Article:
Massage and work the mixture you have chosen through your dog's coat thoroughly including under limbs, belly, and near the tail Wipe the mixture on the face, being careful to avoid the eyes, nose, and mouth. If your pet has a bad experience with the flea remedy bath the first time, he may not cooperate so well next session.
Step
4
Bathe and rinse
Leave on for 5 minutes. Immerse your dog in a bath of warm water, then rinse thoroughly to remove all residue, and wipe off the face with the wet cloth thoroughly. Do not leave any residue behind to irritate or dry the skin.
Step
5
Dry and decontaminate
Towel dry and air dry or blow dry your dog, then brush and comb to remove dead fleas and locate and remove eggs. Vacuum your home, wash bedding, and apply vet-prescribed topical flea medication or a flea collar to prevent re-infestation. Repeating the bath in several days is often necessary to treat unhatched eggs or additional fleas that your dog has become recontaminated with.
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Caution & Considerations

  • Be careful with flea shampoos to avoid eyes and mouth of your dog when shampooing.

  • Rinse carefully and thoroughly to remove residue.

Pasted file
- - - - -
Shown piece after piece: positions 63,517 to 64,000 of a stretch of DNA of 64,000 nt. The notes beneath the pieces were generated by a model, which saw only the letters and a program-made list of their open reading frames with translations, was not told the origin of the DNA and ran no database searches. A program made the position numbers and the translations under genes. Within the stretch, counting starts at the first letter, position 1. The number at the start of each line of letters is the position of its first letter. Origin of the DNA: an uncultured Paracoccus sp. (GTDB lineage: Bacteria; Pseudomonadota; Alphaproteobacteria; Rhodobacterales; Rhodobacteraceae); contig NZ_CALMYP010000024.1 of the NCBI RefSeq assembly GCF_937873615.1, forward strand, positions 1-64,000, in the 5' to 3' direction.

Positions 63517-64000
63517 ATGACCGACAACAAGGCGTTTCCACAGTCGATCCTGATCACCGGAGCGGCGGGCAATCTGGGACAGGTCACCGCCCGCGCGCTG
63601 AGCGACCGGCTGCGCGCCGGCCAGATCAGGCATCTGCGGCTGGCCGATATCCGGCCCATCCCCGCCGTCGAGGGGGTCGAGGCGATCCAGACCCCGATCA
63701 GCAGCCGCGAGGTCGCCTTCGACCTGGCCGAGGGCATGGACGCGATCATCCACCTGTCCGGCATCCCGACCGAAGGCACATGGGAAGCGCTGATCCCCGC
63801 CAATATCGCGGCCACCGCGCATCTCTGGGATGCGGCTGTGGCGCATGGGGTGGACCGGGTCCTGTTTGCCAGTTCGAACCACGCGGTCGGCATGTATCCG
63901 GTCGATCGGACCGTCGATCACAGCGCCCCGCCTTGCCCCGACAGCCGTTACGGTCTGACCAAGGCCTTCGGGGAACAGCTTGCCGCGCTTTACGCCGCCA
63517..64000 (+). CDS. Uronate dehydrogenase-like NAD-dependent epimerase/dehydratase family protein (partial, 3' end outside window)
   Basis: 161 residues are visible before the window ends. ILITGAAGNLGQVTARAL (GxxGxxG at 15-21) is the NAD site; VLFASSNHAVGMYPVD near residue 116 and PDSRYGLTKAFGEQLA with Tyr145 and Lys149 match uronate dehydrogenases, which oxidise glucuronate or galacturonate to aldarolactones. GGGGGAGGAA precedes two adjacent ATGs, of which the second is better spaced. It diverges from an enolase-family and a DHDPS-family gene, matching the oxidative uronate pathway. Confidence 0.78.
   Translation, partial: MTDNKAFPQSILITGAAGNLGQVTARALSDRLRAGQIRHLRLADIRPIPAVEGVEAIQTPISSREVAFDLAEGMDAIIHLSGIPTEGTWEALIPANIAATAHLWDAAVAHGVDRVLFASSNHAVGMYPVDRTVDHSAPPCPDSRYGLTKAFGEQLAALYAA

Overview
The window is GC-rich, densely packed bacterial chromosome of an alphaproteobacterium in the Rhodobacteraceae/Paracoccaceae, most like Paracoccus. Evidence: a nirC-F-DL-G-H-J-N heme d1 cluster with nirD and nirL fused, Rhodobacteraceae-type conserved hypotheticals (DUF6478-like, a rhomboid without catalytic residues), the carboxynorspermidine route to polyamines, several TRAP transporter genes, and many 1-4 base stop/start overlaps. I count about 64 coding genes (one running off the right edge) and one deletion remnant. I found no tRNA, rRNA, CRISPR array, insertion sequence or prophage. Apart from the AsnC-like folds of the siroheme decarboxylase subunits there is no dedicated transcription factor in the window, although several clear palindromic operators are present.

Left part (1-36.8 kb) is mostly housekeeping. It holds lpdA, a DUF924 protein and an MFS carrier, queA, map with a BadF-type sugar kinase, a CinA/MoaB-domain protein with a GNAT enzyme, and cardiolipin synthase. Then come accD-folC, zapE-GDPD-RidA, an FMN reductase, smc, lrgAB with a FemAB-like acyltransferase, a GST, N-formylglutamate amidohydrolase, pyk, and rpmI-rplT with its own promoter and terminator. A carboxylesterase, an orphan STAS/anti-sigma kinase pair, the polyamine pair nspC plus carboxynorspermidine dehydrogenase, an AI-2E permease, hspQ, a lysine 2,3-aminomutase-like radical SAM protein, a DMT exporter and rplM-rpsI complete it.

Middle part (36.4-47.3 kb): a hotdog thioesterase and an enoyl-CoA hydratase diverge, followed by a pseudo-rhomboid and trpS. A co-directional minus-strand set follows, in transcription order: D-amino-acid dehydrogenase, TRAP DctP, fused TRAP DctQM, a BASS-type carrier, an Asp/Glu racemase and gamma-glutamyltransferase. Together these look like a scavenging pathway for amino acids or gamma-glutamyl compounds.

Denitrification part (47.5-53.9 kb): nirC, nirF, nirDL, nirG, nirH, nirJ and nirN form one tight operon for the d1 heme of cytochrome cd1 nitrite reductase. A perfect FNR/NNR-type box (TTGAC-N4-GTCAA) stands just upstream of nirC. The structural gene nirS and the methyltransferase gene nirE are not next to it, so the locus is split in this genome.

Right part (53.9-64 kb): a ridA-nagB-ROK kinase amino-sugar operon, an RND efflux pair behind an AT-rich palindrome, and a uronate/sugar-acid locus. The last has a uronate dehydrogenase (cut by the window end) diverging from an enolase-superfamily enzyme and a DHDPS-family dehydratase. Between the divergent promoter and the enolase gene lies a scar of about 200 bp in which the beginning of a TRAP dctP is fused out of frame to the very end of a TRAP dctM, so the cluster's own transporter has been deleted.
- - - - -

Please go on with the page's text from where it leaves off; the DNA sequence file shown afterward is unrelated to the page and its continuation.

• Bathing may need to be repeated in several days.

  • Be sure to read instructions on commercial products as the dosage varies depending on the dog, and the process may vary from product to product.

  • Flea shampoos can cause allergic reactions, watch your dog carefully after shampooing.

  • Some dogs will experience a toxic reaction to essential oils; never apply the oils at full strength and discuss their use with the vet before trying them.

  • Take precautions to remove fleas from the environment to prevent recontamination.

  • Treatment with flea collars or medication is also usually recommended to ensure all fleas are eradicated.

Conclusion

Fleas are not fun for anyone, including your dog!  Removing them with veterinarian prescribed medication, thorough cleaning of your dog's bedding and environment, and a good flea bath will make your dog's life--and yours--flea-free. Commercial flea shampoos and homemade shampoos can be applied to help in your battle against fleas. However, too frequent shampooing can cause your pet's skin to become dry. Ask your vet about a gentle DIY dry dog shampoo recipe containing baking soda or cornstarch to use as an option in the event your curious pup gets dirty or smelly and needs a quick refresh.